FLOATING on his back above his sinking kayak about 5km off the coast, Gavin Kleidon feared the shark that'd just attacked his ocean ski was not finished.
He'd been paddling from Cleveland to Scarborough on Sunday afternoon on his 6.5m kayak when all of a sudden he found himself in Moreton Bay, the back end of his ski floating away after what he suspects was a bull shark bit through his ski.
"It wasn't the funnest afternoon," Mr Kleidon said.
The 39-year-old has battled 15-foot waves in Hawaii, but he said that ranked a "zero" on the fear scales compared to the 40 minutes he spent waiting to be rescued about five kilometres off Redcliffe on Sunday.
"I was scrambling to get back on my boat as quick as I could," Mr Kleidon recalled.
"My ski was sinking immediately so I got on the phone and called triple-0."
He also made a call to his wife, Hope Grunfeld, who has a shark tale of her own, having been "mouthed" by a shark on the Brisbane River a few years ago, but she escaped with only tooth marks in her outrigger canoe.
Mr Kleidon, who also paddles overseas, said the group he was with on Sunday had paddled in much worse conditions, although the water was a little murky after ex-Tropical Cyclone Debbie, but he said the bay "wasn't bad" in terms of debris in the water.
The speed with which he was upended and his boat wrecked surprised Mr Kleidon, who has paddled for the past 10 years.
"I was paddling along minding my own business, it was all good and next thing, 'bam', I was in the water," the Maroochydore resident recalled.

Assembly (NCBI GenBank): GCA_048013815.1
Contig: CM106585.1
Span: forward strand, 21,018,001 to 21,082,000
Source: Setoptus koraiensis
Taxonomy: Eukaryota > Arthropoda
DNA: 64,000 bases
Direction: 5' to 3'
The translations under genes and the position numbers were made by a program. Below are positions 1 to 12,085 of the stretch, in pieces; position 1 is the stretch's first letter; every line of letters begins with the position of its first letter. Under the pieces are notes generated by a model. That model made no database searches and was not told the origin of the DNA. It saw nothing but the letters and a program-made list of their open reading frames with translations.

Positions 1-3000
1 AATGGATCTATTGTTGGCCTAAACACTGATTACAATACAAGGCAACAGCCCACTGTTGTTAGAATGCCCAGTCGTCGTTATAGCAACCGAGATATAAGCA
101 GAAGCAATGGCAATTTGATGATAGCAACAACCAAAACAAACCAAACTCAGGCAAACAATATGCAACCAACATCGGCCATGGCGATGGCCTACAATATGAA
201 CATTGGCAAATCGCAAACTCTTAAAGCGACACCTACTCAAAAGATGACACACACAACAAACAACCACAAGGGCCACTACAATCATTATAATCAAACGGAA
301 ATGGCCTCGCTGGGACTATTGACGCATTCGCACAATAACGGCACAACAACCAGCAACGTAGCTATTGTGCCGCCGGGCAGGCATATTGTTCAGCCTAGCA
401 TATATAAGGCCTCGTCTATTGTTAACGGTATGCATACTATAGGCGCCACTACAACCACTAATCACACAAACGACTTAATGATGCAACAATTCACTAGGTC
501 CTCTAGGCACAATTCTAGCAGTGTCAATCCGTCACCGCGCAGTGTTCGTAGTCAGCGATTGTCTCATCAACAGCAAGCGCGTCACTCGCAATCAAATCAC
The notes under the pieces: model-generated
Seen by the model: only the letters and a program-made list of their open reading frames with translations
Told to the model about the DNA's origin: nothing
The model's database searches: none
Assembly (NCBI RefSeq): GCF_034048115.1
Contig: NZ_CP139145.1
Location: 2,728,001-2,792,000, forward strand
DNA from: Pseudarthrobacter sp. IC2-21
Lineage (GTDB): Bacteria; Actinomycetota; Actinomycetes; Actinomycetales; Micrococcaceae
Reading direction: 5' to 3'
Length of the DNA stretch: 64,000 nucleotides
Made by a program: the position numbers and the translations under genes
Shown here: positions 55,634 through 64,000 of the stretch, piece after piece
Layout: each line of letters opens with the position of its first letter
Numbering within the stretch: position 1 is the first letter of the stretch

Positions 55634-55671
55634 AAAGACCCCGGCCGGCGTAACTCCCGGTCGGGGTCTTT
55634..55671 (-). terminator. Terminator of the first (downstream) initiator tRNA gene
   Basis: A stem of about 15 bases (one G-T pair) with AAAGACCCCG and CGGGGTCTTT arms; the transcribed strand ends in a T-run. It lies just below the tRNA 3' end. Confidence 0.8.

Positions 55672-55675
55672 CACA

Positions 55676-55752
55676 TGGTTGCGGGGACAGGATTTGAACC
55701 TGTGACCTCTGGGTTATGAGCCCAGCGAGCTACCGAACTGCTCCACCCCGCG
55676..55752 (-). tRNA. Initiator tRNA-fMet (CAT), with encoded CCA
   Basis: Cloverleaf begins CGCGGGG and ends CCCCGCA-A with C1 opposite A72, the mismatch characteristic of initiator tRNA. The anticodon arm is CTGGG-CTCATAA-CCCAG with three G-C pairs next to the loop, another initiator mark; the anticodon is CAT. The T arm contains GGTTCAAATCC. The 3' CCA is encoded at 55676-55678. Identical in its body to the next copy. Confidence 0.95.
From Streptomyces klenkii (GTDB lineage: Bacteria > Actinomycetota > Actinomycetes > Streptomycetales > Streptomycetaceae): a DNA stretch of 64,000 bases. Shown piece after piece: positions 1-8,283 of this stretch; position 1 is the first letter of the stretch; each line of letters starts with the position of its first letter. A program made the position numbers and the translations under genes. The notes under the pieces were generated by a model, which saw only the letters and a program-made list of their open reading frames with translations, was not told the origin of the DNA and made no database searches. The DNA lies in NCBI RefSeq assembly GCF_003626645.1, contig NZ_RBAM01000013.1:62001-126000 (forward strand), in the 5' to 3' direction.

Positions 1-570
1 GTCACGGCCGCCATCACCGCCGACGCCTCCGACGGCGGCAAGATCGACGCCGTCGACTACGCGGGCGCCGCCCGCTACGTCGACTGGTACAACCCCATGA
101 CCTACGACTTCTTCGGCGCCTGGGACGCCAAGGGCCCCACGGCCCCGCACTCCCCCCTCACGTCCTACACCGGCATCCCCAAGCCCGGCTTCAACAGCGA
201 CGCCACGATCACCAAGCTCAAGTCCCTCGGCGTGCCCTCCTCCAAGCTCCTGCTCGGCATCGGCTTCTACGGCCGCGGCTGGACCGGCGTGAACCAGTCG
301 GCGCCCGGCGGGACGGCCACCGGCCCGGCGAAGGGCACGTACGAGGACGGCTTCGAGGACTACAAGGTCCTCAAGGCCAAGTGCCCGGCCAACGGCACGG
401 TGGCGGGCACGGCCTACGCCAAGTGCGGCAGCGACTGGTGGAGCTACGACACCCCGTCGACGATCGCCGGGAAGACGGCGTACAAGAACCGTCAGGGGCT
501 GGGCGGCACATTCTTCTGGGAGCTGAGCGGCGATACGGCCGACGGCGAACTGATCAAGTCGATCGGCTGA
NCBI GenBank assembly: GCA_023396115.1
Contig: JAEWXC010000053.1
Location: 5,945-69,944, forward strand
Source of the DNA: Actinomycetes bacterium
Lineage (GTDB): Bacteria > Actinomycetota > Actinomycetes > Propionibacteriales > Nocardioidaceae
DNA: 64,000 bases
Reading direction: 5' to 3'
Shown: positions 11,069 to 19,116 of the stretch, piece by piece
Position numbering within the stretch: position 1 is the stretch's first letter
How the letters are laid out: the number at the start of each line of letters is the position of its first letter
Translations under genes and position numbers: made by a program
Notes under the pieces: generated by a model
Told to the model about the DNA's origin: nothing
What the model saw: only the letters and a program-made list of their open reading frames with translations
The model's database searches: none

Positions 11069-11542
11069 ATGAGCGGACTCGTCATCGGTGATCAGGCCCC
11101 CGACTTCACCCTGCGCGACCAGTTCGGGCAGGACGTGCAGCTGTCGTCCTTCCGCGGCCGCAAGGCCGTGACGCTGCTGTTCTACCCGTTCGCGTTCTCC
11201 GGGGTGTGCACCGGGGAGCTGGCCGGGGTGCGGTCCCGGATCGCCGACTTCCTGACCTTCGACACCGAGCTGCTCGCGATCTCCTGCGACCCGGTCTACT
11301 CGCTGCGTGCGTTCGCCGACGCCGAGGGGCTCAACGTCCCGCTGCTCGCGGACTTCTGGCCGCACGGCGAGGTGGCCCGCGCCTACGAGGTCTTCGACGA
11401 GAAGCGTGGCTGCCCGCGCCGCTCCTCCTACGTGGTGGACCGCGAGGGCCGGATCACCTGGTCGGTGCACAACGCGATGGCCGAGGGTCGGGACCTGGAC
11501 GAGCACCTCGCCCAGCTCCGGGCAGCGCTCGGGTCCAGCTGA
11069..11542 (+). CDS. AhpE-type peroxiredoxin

"I'm a fairly accomplished paddler... it threw me off like nothing."
He said he saw "plenty of things" in the water in the next 40 minutes as he waited for the water police, and he'd been about to begin a blood-chilling swim to shore when help arrived.
"Being in the water with it being around was my biggest fear," Mr Kleidon said.
"Thank god they got there before that (he swam for shore)."
He said he was turning to wave to incoming aircraft as he lay on his back, trying to align with the kayak as best he could to limit how much of his body was overhanging in the water.
The electrician said he hadn't had any shark encounters paddling on the Sunshine Coast and he might "give it a miss" when it came to paddling south of the Coast for a while.
He praised the water police for their response and said he always carried his phone with him on a paddle for safety.
He pondered how far he could have drifted and how long it may have taken to pluck him from the ocean, had he not had his phone.
Mr Kleidon was thankful the shark bit the rear of his ski, instead of sinking its teeth into him.
"If you get a bite you're probably going to bleed out in that sort of time (30-40 minutes)," he said.
He said it had taken "a few deep breaths" and plenty of effort to calm down after his initial panic, but on reflection, after a few beers last night to settle his nerves, he was not interested in having the bite analysed to find out how big the shark was.
"It's happened and I'm not really fussed what type of shark it was," he said.
He suspected with the amount of freshwater feeding into the bay after the rain that his ski had been attacked by a bull shark feeding in the area.
Sunshine Coast marine educator Tony Isaacson said bull shark activity was heightened during flooding events, with the debris, fish and dead animals washed downstream by flooding creating a "county fair" of sorts for bull sharks.
He said the chocolatey-brown, murky waters increased risk to water users, as bull sharks would bump and bite to determine whether objects were edible.
Mr Isaacson said the risk disappeared when water visibility improved, saying a sight line of about 1-2m into the water was safer for humans.
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